The Linux kernel doesn't allow you to set a timeout on I/O operations, unless you use O_DIRECT and async I/O. If operations with the local filesystem take longer than you would like, what are you going to have the NameNode do? Kill itself? It can't even kill itself if it is hung on a write, because the process will be in "D state," otherwise known as uninterruptible sleep.
The thread who's calling fsync() will be in D state. It does not mean all other threads are also stuck. We can have another thread do this and the one who is doing logSync() can observe and timeout. The stuck thread can later determine whether it should terminate if it eventually returns. The failed EditLogOutputStream will be aborted and EditLogFileOutputStream must do this in non-blocking way. Any subsequent logSync() will avoid the troublesome edits directory.
If the failed one is "required", NN will try to exit, which will hang, but the failure will likely be noticed right away. This still provides a shorter failure detection latency and possibility of keeping service up in case the failed edits directory was not required and NN has no other dependency on it.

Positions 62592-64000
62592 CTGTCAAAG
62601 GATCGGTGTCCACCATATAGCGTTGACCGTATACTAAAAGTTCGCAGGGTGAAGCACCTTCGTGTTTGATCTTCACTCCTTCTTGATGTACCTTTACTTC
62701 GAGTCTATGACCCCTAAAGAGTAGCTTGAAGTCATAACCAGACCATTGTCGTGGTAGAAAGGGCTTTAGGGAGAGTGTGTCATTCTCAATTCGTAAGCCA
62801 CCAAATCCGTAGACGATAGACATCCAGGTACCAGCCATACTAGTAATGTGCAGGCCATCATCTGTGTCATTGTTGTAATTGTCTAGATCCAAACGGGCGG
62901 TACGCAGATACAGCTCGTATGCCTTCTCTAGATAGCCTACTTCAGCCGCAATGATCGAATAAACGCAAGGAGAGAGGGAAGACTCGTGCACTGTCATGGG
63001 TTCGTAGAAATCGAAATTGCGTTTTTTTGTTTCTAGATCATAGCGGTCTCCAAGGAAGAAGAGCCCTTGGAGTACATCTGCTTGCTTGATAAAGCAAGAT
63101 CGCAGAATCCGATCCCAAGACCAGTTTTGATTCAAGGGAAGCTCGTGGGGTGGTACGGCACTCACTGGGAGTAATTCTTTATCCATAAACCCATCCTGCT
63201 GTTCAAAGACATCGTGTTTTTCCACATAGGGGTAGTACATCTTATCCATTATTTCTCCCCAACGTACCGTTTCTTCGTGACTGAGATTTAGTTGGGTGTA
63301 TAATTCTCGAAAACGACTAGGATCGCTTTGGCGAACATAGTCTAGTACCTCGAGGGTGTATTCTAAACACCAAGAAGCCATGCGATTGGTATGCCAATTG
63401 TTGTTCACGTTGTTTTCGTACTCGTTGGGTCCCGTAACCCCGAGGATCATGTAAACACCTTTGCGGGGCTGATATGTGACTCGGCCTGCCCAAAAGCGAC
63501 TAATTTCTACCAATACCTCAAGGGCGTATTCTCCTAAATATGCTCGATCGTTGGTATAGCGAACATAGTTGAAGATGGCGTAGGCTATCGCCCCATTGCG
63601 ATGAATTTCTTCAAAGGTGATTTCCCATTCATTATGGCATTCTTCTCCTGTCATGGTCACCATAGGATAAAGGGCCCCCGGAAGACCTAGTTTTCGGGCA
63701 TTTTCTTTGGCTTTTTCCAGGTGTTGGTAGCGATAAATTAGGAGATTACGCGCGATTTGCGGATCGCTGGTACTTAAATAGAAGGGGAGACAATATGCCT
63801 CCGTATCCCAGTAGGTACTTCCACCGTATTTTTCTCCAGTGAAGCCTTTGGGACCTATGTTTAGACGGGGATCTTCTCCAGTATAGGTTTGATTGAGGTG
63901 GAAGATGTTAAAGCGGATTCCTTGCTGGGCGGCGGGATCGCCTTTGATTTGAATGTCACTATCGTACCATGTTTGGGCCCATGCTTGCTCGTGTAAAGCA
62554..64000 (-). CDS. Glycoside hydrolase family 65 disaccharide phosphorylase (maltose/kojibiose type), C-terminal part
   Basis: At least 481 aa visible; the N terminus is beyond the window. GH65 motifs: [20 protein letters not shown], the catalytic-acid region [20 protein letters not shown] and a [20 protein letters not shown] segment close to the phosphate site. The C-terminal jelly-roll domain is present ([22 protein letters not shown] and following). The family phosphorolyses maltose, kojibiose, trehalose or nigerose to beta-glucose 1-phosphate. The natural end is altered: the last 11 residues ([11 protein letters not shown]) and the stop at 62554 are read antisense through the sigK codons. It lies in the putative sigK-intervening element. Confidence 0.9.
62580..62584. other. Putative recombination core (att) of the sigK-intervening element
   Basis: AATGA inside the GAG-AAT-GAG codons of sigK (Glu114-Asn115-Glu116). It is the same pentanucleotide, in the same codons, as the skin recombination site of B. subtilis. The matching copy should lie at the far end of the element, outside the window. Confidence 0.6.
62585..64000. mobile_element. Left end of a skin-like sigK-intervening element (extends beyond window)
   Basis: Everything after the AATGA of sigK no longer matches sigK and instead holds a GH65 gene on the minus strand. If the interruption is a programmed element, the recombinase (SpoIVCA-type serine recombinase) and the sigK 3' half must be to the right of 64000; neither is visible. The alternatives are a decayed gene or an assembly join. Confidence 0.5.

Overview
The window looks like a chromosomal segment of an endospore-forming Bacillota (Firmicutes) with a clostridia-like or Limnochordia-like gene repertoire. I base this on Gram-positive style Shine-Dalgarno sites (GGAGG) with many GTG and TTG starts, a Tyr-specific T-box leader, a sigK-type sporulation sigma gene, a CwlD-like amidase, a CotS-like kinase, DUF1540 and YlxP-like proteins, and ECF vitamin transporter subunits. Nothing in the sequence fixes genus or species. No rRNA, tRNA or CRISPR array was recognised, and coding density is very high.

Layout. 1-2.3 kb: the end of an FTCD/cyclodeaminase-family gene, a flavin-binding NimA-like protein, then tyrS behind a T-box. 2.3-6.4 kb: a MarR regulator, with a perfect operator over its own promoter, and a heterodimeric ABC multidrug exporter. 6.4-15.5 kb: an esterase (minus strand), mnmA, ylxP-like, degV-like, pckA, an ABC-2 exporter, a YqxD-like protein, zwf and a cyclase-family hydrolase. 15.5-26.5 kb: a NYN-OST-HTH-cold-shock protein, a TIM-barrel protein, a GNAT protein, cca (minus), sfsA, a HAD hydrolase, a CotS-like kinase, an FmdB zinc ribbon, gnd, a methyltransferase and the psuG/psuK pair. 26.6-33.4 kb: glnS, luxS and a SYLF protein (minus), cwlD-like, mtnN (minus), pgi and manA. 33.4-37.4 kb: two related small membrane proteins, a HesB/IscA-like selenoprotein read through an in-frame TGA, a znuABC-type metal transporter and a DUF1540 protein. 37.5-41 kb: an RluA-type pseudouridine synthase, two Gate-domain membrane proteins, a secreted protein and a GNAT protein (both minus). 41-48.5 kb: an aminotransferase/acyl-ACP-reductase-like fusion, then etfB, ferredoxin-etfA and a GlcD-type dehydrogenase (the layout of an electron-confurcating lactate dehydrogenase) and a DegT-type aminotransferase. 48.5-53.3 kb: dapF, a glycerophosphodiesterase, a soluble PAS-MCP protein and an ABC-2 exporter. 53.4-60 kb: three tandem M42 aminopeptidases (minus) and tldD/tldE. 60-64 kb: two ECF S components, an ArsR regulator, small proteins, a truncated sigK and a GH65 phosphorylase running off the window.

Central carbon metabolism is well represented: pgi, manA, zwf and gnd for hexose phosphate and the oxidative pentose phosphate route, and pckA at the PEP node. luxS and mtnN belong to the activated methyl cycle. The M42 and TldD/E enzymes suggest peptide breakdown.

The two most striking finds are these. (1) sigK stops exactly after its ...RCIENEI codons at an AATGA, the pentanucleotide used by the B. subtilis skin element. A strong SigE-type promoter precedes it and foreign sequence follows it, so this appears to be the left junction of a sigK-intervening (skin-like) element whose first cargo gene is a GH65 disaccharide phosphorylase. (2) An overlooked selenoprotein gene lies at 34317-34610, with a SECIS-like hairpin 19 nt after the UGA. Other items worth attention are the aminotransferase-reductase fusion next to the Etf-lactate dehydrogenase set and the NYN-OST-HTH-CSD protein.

This is sort of like simplified user-space-only AIO. The main difference will be that there can only be one outstanding I/O per file descriptor, which doesn't limit our use case.
In this scenario, the NameNode worker thread will be blocked forever, probably while holding the FSImage lock.
In almost all cases I have seen, it was logSync() that first hit an I/O error condition, probably due to its call frequency. You may see what you mentioned if average fsync() interval is not much higher than checkpoint interval. This hasn't been the case in our production env.
There is nothing you can do. You can't kill the thread, and even if you could, how would you get the mutex back? There is nothing Java can do when the OS decides your thread cannot run.
You can't kill it, but you can certainly do other things. Otherwise I would call that MT implementation broken. You can certainly design things to work around this condition.
The solution to your problem is that you can easily set a timeout on NFS operations by using a soft mount plus timeo=60 (or whatever timeout you want).
That only works for NFS.
I fully acknowledge that there are reasonable configurations that do not require this feature to do fast failure detection. But please understand they may be eventually, but are not immediately applicable to all use cases.